Audubon’s Corkscrew Swamp Sanctuary
Wading birds
Hydrologic Modeling Study Reveals Canal Operations are Drying the Sanctuary
In early 2020, with support from the South Florida Water Management District's Big Cypress Basin, Audubon contracted Water Science Associates (led by Roger Copp and W. Kirk Martin) to complete a hydrologic modeling study aimed at better understanding the causes of the over-drying of Corkscrew Swamp Sanctuary.

The study was completed in February. Audubon staff members presented the findings to the Big Cypress Basin Board of Directors on Feb. 25. 

The study showed that, while agricultural and public water supply withdrawals have some negative impacts on the Sanctuary, flood management structures and operations downstream are more directly responsible for water loss. 

We still need more data to model additional solutions to return the Sanctuary to 1970’s water levels. 

We will work collaboratively with the Big Cypress Basin, the South Florida Water Management District, local governments, and all Audubon’s landowning neighbors in order to solve these grave challenges for everyone’s mutual benefit. Learn more about the study.
Wading Birds. Photo by Arnie Collens.
Recent Flight Confirms Wood Stork Nesting Activity at the Sanctuary
Yes, it is true! Our March monitoring flight confirmed the presence of Wood Storks atop the Sanctuary’s bald cypress trees, including approximately 20 active nests. While this sounds promising, this is only a small fraction of the nests seen historically in this colony. The later in the winter they initiate their nests, the less chance they have of being successful.

The good news is that this species has once again returned to the Sanctuary to nest, which means they are still giving us a chance and allowing time for our restoration and conservation efforts to improve nesting conditions throughout our region.

Audubon data have shown that Wood Stork nests initiated prior to January 1 tend to be more successful than those initiated after. This is because...
Wood Stork nest site with nests. They are not visible from the Boardwalk.
Barred Owl
Blair Audubon Center Unveils NEW Ticketing Platform and Pricing Structure
During the pandemic, we completely revamped our Blair Audubon Center operations. We realized that timed ticketing was the most important step we could take to enable visitors to enjoy the Sanctuary safely.

Since re-opening in October, we have been working with our National Audubon Society network to identify and implement an online platform that could easily work with our current operations for ticket purchases and Friends of Corkscrew member reservations.

On your next visit, we hope you will agree that our new system is more user-friendly. We are also excited to announce that new discount admission prices take effect starting on March 22:
• National Audubon Society Member $14
• Members of the Military .................. $14
• Fulltime college student ................. $10
• Children age 6 to 14 .........................$ 6
• Children under 6 ........................... Free

Reservations made for visits before March 22 will continue to be made with the current system, and a new link will be available on our page within a few days. Reserve your tickets today!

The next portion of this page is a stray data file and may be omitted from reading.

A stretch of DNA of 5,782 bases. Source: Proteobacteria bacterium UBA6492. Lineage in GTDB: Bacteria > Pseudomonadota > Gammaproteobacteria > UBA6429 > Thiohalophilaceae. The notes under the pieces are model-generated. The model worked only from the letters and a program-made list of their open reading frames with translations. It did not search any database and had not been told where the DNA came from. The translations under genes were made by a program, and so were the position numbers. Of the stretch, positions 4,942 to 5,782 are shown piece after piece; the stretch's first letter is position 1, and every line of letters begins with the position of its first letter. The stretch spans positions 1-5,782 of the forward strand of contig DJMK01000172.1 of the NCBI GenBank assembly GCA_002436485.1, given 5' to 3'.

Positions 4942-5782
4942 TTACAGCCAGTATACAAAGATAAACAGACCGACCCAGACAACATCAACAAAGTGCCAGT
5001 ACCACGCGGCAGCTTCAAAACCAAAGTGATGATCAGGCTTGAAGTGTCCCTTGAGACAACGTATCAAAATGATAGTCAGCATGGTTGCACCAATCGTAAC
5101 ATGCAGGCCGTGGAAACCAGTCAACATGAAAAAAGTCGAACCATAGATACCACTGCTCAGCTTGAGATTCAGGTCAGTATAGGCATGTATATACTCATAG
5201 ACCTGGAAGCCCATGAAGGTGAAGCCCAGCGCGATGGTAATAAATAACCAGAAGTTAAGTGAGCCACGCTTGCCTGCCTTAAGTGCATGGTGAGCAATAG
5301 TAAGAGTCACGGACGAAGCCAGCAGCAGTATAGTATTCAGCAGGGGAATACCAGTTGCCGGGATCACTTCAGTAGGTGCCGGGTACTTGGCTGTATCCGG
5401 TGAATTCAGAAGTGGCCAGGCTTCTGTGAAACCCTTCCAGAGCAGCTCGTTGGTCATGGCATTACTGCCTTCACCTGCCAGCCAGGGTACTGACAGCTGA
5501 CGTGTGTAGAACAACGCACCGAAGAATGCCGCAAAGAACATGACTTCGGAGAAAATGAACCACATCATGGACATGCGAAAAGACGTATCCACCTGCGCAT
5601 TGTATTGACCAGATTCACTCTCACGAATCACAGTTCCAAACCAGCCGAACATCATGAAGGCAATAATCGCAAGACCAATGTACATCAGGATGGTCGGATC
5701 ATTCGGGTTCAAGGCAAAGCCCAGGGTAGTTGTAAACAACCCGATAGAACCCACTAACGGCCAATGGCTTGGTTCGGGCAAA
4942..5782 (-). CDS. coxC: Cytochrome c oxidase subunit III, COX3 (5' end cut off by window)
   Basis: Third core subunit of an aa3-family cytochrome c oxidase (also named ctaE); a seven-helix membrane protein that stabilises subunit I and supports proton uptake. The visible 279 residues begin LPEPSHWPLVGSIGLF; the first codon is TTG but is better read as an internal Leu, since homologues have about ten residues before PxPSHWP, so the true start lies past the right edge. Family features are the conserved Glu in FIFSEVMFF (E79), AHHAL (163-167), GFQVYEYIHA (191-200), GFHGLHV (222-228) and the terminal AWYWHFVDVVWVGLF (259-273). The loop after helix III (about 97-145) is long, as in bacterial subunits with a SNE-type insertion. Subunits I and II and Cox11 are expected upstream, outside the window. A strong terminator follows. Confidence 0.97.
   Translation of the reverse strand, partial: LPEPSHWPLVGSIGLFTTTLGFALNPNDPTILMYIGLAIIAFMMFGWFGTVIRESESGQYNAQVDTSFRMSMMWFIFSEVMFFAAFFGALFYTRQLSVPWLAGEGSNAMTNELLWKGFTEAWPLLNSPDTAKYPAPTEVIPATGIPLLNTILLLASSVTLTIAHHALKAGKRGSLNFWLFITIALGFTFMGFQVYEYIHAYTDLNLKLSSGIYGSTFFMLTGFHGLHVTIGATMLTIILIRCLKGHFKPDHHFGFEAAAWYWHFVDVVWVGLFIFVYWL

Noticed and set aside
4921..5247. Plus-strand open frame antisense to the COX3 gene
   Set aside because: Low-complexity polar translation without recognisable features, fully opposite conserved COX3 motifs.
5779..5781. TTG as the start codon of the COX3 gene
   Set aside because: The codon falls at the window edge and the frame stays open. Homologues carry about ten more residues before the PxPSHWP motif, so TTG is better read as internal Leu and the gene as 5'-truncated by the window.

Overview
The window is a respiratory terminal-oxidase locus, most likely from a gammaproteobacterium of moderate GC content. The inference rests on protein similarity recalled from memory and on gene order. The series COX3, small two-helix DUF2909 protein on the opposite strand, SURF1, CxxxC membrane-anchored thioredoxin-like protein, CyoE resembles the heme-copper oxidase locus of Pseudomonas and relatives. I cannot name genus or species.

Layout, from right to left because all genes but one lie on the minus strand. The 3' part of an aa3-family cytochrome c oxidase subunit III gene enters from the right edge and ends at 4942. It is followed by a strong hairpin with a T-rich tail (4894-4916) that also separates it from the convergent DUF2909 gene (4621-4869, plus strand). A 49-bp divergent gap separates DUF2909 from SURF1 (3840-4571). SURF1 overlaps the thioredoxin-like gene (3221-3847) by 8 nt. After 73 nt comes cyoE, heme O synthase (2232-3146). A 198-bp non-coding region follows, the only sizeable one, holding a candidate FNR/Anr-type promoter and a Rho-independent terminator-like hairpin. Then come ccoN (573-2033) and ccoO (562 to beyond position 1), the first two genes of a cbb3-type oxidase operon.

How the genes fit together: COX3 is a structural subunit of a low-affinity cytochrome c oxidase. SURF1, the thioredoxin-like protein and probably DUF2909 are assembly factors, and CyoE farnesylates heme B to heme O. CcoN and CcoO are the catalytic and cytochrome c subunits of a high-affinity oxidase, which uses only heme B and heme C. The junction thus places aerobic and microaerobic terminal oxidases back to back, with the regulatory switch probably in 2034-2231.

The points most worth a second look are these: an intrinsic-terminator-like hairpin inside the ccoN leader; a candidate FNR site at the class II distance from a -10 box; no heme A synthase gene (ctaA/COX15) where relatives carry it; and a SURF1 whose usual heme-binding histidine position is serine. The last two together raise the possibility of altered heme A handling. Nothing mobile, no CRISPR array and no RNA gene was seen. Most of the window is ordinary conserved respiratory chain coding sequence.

If you’ve ever wondered what people are actually seeing out there on the boardwalk, we are now keeping track of sightings on our website.
 
Barred Owl. Photo by Julia Memmolo.
Thank You, Crowther Roofing!
We are thankful for our corporate partners whose funds help sustain our beloved Sanctuary, provide environmental education to our community, and preserve and manage the natural resources of the precious interconnected habitats and watersheds of the Western Everglades.

This month we would like to recognize our newest corporate partner, Crowther Roofing. We are so pleased to have worked with this local business that donated the labor and materials needed to repair the roof on our administration building. This in-kind support enables us to redirect the funds we would have spent on this unexpected repair directly into land management and research programs.

Partnership levels and benefits from annual gifts range from $5,000 to $10,000. Learn more about our Corporate Partnership program.
A tree with "widowmaker."
Safety Corner: Widowmakers
With our tropical climate, trees can grow quickly and leaf-laden branches become susceptible to breakage during wind events. When one of these branches, or an entire tree-top, breaks off its trunk, it can pose an immediate danger to people or property below. The situation becomes even more dangerous when this limb gets caught in other branches and remains suspended above the ground.

Also known as a “widowmaker,” these dangling branches can remain suspended for months or years, and come down when it is least expected, seriously injuring or killing anyone below, hence the name.

This month our facilities and land management team removed some of these widowmakers that had been observed on the Blair Center grounds. It is a good idea to keep an eye out for these in your own yard, as well.
A "widowmaker" on a pine tree at the Sanctuary.